Tanzania: Citibank Eyes Phone Banking

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Citibank Tanzania is looking into possibility of hooking mobile-phone banking into its system to ease financial transactions to bank-less society, most in remotest areas. At the moment, the bank said, a number of NGOs in the country cannot extend their services to the rural area effectively because there are no banking facilities amid high risks.

And, whenever rural financial infrastructure is available, the accessibilty is limited to most residents; thus increase the risk of providing services as institutions -- mostly NGOs --have to deal with hard cash.

The Citibank, Global Transaction Services Head, Vice-President, Nassoro Hamza, said on that the bank is currently looking into possibility to lend a leaf from Kenya's M-Pesa to enable reaching the bank-less populace.

"This is a most challenging situation NGOs are facing when trying to reach the rural people," the Vice-President said adding: "It's our intention to share the development with M-Pesa and introduce mobile (phone) banking in the market."

A recent Finscope--Tanzania survey said less than 10 per cent of Tanzanians access banking services. The survey says more than half million Tanzanians stopped using banking services between 2006 and 2009.

Hamza told the 'Daily News' at the sideline of the Citibank's Leadership Forum - Sharing Trends in Donor and NGO Financial Best Practice that pulled 25 NGOs' most umbrella.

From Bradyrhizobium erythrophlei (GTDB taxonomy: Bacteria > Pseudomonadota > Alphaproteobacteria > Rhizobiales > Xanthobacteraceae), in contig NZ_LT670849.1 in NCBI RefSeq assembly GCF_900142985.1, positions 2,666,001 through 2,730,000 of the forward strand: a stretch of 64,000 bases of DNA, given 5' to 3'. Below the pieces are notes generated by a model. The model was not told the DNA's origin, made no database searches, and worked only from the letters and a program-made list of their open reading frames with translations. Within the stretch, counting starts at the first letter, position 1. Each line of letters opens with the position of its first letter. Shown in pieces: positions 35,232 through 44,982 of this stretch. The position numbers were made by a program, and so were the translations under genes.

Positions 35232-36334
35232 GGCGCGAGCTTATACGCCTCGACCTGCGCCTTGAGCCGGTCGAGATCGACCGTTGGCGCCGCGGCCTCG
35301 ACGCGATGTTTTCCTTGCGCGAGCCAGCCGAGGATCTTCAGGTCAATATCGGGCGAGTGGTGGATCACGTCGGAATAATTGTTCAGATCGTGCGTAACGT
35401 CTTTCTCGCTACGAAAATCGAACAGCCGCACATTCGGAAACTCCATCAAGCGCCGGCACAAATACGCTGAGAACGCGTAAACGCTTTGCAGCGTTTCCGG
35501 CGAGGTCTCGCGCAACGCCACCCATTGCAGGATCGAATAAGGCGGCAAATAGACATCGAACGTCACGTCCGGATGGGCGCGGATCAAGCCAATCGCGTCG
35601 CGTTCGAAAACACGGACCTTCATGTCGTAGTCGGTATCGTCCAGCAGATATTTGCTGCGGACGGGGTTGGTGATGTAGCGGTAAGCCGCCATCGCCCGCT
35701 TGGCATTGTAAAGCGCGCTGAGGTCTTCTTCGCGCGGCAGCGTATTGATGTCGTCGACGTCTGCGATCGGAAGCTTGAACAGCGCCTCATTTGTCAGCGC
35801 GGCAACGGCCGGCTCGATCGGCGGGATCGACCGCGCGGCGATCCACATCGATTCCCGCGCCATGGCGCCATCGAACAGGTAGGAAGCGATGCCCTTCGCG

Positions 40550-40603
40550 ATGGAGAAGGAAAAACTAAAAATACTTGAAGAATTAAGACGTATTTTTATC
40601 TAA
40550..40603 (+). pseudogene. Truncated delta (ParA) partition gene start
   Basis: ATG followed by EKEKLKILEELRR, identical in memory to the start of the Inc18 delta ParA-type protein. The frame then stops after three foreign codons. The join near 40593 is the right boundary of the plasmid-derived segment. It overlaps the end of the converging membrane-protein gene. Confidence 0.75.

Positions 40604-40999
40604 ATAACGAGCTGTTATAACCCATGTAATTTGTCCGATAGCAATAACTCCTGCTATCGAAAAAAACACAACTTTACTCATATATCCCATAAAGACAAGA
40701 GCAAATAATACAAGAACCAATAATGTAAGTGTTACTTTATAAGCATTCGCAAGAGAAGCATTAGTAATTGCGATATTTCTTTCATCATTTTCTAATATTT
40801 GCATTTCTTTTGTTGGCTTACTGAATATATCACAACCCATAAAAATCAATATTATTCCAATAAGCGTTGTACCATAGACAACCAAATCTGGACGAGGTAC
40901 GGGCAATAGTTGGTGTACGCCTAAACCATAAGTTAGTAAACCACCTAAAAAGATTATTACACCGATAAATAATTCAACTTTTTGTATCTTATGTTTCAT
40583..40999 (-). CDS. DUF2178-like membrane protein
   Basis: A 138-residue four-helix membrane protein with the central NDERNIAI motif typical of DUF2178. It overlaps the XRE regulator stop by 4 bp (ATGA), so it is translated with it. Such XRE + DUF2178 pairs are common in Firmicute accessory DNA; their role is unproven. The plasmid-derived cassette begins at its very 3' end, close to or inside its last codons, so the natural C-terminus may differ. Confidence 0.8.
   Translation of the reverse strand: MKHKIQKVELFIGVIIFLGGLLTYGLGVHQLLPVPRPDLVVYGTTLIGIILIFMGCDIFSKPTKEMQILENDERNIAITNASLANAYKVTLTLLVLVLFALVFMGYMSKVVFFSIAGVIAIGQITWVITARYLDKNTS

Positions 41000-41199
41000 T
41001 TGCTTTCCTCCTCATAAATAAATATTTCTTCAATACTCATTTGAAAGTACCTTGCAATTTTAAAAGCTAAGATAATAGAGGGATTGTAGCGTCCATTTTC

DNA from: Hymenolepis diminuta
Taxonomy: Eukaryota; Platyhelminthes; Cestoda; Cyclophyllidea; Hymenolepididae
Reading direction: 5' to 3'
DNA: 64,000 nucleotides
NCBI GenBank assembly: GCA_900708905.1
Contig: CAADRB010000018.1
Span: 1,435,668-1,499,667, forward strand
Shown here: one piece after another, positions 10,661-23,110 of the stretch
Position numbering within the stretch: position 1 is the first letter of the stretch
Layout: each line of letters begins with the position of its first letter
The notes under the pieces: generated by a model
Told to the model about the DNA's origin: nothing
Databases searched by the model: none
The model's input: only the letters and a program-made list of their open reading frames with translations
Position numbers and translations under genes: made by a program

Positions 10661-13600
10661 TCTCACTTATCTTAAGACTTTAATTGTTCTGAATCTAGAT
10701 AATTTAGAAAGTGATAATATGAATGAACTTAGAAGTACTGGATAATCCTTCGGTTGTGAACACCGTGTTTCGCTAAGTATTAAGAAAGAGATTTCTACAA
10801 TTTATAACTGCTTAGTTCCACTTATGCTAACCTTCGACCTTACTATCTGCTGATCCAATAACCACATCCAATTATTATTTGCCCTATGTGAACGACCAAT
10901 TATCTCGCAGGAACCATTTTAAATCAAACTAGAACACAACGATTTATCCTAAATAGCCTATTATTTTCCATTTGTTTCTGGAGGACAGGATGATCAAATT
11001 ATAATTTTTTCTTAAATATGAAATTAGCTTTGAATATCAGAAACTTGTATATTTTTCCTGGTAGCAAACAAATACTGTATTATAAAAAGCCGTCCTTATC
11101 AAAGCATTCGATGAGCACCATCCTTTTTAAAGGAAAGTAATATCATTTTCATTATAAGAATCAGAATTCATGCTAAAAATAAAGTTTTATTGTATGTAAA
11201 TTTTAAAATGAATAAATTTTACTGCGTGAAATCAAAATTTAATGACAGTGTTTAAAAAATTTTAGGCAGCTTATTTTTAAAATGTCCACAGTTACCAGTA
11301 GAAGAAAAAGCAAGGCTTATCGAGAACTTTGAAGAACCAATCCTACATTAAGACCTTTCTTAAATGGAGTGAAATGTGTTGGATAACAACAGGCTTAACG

NGOs also are facing other challenges including exchange rates, which impacted their businesses, and payment to ultimate beneficiaries who most are bank-less. Most NGOs are receiving funds from abroad in US dollar or Euro or Canadian dollar but may find themselves incurring losses because of fluctuations.

"Citibank wants to provide with an e-system (to NGOs) that enable effecting the payment, check the status and generate report out of payments and reconcile transactions at the client's base -- free of charge," Hamza said.

Citibank Corporate Banking Director, Gasper Njuu, said the NGOs are not allowed to hedge their funds against currencies' fluctuations-- "not to speculate". The banks said it will offer next to none competitive rates, advisory and first hand global and domestic foreign exchange market information to enable NGO make decisions swiftly. Most participants agreed that the exchange rate, risk to transport money to the remotest areas, paperwork are the main challenges that are faced and drawback to NGOs effort to serve the masses.

The bank organised the forum to get first hand information that NGOs are facing in the country when executing their duties --from the time their received donors' moneys, disbursed to beneficiaries to reporting back.